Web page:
I started my own search by calling up my first ever post back in July of 2012. Unsurprisingly it was on a drink history topic – the 17th century hangover. I think it was mostly just an excuse to throw together some references to hangovers that I had come across in my research, but it did raise a bigger question that I came back to regularly in later posts: can historians recover the physical and sensory experiences of the past?
This year we are celebrating ten years of blogging about the unruly sort of clowns and other early modern peculiarities. But we are also laying out plans for the next ten years, because it felt like it was time to make some fundamental changes in how we do things at the Monster.
We started this blog in 2012, and in all sorts of ways the world is a very different place now than it was then. Back then, the global financial crash and the UK coalition government’s policy of austerity loomed large. Today, the ongoing impact of the covid pandemic, Brexit, the Trump presidency, the climate emergency and Russia’s invasion of Ukraine set an even more apocalyptic backdrop. The MeToo and Black Lives Matter movements have brought more positive change, but in countless less obvious ways the nature and tone of public discourse often feels more radical and polarised than ever. Closer to home, the university sector in the UK has been transforming too, thanks simultaneously to the tripling of tuition fees and cutting of budgets, a central government increasingly hostile to the arts and humanities, the rise of decolonising initiatives, and a series of bitter labour disputes.
Our own situations have also changed. All four of us are now on permanent open-ended contracts, with solid publication records and ever-expanding administrative responsibilities. This is in sharp contrast to 2012, when two of us were still in temporary posts and the other two were very junior lecturers. We all now officially fit the label of ‘mid-career scholars’. All this could have spelled an ignoble end to our grand and monstrous venture. However, rather than simply puttering along and writing an occasional isolated post, squeezed in between our many other professional duties, we decided to take advantage of our current positions as established scholars of early modern history and build on the huge success of our recent Early Career Researcher Takeover event in 2021. More practically, we all now have extensive experience as peer reviewers and academic editors, so this seems like an ideal new long-term role for the Monster heads.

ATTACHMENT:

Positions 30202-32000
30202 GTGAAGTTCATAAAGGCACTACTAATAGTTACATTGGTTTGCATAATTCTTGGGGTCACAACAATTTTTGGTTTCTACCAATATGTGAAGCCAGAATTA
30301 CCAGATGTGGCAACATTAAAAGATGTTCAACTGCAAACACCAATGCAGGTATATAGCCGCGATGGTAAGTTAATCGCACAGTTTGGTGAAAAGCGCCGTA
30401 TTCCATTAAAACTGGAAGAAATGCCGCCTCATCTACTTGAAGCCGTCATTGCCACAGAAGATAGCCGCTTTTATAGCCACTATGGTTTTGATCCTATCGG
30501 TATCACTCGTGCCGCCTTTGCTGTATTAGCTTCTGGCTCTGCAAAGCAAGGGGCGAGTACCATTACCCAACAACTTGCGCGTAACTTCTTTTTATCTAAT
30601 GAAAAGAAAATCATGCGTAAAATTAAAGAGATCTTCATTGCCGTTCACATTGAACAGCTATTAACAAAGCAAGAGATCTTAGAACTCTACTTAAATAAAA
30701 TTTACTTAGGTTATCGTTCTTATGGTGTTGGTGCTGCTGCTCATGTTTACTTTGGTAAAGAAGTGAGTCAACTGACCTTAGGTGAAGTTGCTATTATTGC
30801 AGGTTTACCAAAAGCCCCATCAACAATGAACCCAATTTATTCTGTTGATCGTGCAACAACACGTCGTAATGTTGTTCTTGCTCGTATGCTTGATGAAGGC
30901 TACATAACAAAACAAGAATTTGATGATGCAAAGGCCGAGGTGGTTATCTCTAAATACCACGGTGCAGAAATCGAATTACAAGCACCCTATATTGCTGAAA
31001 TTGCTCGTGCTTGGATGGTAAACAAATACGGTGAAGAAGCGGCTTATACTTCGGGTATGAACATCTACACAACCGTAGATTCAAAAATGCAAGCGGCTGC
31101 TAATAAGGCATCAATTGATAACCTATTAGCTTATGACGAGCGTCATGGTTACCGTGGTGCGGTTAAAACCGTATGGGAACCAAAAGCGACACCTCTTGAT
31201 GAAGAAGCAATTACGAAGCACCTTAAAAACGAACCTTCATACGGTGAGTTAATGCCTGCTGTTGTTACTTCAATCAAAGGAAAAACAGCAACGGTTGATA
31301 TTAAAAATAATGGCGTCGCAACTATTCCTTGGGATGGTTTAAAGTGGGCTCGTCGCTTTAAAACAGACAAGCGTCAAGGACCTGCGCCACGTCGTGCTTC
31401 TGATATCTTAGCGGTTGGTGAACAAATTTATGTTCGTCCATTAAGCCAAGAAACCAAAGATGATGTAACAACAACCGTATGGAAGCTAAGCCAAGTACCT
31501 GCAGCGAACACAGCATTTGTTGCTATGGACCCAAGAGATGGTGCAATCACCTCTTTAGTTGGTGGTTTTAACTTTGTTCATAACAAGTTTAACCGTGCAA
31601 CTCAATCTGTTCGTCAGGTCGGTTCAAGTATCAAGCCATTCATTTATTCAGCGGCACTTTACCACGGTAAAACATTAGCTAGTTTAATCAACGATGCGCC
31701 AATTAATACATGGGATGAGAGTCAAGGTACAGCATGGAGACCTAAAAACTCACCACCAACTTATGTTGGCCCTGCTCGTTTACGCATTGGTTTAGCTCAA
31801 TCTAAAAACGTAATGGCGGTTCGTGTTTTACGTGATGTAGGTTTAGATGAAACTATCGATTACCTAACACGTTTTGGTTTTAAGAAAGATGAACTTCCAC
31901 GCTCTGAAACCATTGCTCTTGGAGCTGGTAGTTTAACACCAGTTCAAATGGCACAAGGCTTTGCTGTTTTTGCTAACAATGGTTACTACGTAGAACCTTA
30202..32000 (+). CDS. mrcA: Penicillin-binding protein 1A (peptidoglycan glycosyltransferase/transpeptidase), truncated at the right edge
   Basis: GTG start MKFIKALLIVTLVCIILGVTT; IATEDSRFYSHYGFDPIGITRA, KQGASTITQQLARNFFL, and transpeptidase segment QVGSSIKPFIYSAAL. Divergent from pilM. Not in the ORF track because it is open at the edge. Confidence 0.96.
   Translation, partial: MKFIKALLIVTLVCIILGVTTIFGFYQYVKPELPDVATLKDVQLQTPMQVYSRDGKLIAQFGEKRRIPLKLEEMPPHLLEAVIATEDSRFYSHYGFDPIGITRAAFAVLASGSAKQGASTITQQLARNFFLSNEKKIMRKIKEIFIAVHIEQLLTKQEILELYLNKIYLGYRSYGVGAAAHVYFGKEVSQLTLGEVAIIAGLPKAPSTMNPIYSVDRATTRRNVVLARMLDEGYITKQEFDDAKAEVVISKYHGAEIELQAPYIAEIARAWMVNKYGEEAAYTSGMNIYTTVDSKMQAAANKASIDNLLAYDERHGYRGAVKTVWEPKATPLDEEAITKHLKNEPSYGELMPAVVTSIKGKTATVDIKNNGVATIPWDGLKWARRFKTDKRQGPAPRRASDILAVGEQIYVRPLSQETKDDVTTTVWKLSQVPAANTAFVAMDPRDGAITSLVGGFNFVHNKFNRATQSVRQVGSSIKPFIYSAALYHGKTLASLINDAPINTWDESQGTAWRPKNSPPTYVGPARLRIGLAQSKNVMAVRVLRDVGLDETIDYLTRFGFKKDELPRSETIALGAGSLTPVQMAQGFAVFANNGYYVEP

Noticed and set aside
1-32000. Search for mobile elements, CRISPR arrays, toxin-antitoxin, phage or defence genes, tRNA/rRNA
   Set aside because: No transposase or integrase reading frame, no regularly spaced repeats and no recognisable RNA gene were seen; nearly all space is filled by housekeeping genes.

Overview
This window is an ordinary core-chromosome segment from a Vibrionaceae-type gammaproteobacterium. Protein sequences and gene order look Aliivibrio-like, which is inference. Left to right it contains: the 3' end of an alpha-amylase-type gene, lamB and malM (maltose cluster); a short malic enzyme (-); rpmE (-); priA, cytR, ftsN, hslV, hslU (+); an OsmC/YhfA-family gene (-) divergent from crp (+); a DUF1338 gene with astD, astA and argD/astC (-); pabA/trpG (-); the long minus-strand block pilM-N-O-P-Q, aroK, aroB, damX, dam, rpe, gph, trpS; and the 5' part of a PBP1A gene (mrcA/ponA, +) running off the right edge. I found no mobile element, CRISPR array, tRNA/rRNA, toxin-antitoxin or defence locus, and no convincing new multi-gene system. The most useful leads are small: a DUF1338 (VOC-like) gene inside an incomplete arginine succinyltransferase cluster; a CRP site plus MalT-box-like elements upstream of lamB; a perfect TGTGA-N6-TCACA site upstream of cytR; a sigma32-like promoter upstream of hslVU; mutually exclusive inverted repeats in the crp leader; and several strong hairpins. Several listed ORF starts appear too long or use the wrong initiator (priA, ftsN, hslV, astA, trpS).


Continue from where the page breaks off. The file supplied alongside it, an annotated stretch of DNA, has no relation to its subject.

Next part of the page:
We are therefore delighted to announce that starting this year we will be hosting regular Monster Carnivals: online events that offer a platform for scholars of history, especially but not exclusively newer researchers, and those who study the late fifteenth to eighteenth centuries. The Carnivals will provide a forum for addressing critically important themes in current scholarship.